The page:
You can't use plugin on WordPress.com

Have professional support

What’s good about this platform is that you don’t have to have any technical knowledge in order to start your own blog. If all you want is a publishing tool which allows you to create stories, show your images, videos or you want to engage people in a discussion, WordPress.com is a good way to start.

Not only you can do this for free, but WordPress.com will automatically connect you with other bloggers, and your new site may be linked on its homepage as a featured one which means you will get a ton of visits without much effort.

Monetization and advertisements

Since the basic account is free, prepare yourself for WordPress.com ads on the blog. If you want to work with various affiliate programs or use different ads to make some money, your choices are very limited.

Limitations of the free service

WordPress.com has limited hosting options (3GB included in the free version) that you can use for uploading files. You should know that you won’t be able to use FTP access to get those files on/from the server.

Since we’re still talking about the free account, you should take note that your website domain is actually a WordPress.com subdomain.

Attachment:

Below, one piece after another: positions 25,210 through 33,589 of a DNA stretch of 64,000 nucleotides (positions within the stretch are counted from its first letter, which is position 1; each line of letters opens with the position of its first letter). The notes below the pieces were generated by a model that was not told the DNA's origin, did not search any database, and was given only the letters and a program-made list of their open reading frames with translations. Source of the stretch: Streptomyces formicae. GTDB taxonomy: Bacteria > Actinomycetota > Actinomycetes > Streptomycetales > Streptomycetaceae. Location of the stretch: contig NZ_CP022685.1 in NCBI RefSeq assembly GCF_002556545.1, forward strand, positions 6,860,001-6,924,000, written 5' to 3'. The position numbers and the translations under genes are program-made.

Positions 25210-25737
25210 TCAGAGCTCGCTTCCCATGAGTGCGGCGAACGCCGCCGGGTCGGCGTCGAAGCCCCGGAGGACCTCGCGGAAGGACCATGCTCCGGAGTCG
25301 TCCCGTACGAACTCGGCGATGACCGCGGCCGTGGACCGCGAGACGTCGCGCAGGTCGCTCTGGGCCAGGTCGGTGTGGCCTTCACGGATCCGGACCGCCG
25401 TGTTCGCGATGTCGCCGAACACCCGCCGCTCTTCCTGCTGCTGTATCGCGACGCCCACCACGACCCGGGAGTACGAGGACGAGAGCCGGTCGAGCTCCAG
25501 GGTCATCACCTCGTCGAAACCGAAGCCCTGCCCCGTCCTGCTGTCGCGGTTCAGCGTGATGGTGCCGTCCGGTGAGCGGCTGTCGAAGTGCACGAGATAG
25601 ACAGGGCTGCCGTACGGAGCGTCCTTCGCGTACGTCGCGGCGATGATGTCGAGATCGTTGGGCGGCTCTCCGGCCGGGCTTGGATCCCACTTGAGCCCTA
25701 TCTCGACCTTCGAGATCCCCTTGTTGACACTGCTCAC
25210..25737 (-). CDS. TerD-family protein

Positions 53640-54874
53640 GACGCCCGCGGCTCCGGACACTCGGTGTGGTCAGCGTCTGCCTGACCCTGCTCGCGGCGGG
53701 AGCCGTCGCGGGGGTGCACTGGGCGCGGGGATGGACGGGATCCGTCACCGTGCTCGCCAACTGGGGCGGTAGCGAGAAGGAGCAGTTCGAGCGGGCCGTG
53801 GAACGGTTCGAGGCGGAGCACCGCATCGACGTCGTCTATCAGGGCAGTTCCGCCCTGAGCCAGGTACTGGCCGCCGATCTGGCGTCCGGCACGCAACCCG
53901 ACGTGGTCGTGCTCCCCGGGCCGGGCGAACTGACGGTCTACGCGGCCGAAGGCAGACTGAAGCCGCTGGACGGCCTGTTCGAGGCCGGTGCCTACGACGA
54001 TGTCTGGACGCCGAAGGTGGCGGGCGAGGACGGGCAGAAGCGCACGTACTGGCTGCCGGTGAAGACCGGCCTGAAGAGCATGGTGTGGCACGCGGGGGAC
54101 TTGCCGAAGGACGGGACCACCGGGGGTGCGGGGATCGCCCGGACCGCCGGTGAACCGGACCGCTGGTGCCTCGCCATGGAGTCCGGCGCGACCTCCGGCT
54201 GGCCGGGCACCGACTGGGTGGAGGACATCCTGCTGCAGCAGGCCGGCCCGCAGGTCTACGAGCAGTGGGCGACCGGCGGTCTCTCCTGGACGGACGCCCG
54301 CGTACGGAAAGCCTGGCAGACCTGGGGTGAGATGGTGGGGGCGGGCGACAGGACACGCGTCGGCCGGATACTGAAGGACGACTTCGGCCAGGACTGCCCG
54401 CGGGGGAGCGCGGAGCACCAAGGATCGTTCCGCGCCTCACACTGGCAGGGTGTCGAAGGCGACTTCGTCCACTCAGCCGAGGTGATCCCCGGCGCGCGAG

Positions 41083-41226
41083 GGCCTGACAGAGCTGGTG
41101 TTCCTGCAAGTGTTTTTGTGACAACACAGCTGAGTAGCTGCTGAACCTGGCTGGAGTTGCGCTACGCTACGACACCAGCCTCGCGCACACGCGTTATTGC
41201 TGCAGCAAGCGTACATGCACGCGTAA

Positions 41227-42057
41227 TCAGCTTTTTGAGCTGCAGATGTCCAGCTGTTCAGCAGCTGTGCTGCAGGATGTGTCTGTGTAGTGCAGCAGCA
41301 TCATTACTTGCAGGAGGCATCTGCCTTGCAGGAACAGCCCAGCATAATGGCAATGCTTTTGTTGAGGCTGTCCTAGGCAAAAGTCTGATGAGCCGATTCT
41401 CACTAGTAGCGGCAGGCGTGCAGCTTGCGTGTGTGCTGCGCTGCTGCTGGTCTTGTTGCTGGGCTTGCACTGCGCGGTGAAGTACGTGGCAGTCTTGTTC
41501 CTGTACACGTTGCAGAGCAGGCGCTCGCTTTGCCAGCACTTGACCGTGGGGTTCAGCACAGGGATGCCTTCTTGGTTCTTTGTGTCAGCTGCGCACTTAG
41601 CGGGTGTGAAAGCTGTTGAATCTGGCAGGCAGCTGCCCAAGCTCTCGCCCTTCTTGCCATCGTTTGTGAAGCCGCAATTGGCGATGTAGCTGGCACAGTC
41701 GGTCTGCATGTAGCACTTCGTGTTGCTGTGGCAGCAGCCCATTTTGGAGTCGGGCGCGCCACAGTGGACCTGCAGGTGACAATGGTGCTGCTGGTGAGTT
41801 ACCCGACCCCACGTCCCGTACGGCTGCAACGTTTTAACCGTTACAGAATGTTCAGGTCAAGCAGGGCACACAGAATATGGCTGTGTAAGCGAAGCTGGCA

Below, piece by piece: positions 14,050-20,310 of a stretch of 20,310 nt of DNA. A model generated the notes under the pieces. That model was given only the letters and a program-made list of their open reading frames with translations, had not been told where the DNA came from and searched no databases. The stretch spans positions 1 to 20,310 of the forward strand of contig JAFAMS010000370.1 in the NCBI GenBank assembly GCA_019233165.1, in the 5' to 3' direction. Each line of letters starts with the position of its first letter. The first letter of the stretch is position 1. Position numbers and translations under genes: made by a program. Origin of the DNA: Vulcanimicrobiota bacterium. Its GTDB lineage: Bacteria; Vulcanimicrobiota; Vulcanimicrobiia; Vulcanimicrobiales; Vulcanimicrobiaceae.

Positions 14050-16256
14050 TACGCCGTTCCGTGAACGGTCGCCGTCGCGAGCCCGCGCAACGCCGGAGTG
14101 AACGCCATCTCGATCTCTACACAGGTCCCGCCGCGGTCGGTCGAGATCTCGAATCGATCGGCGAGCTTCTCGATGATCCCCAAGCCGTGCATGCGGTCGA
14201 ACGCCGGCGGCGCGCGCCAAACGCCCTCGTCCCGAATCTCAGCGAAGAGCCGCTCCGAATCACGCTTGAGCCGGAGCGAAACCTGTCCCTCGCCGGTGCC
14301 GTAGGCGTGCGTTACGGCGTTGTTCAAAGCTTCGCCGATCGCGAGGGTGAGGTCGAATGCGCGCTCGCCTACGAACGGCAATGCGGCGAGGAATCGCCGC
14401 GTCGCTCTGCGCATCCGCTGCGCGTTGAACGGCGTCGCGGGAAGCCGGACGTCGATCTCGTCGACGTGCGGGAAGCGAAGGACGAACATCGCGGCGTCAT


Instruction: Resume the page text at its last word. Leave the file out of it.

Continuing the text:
Unless you pay for the premium account, your blog’s address will be something like this: example.wordpress.com.

You can unlock many extra features on WordPress.com, but you will have to start paying for your account.

Advantages

  • Free for basic service
  • Professionally managed
  • Extremely beginner-friendly

Disadvantages

  • Can’t use custom themes or plugins
  • You don’t have control over the blog
  • Limited monetization options

Switching between WordPress.org and WordPress.com

Just in case you had already made the decision before reading this article and started your blog, you should know that it is possible to switch between WordPress.com and WordPress.org. Whatever your choice is, you can quite easily switch from one platform to another.

Both WordPress.org and WordPress.com have an Import & Export system that allows you to easily pack the entire content of your site and transfer it to the other one.

Conclusion

Although it may seem different at a first glance, there are some huge differences between WordPress.org and WordPress.com. Most of the bloggers, including us, do recommend the self-hosted version. With it, you get a complete freedom and control over your site. Still, that doesn’t mean it’s the best one for everybody. After weighing in all the differences we covered in this article, it’s only up to you to decide which version suits you and your blog better.

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10 thoughts on “WordPress.com vs. WordPress.org Comparison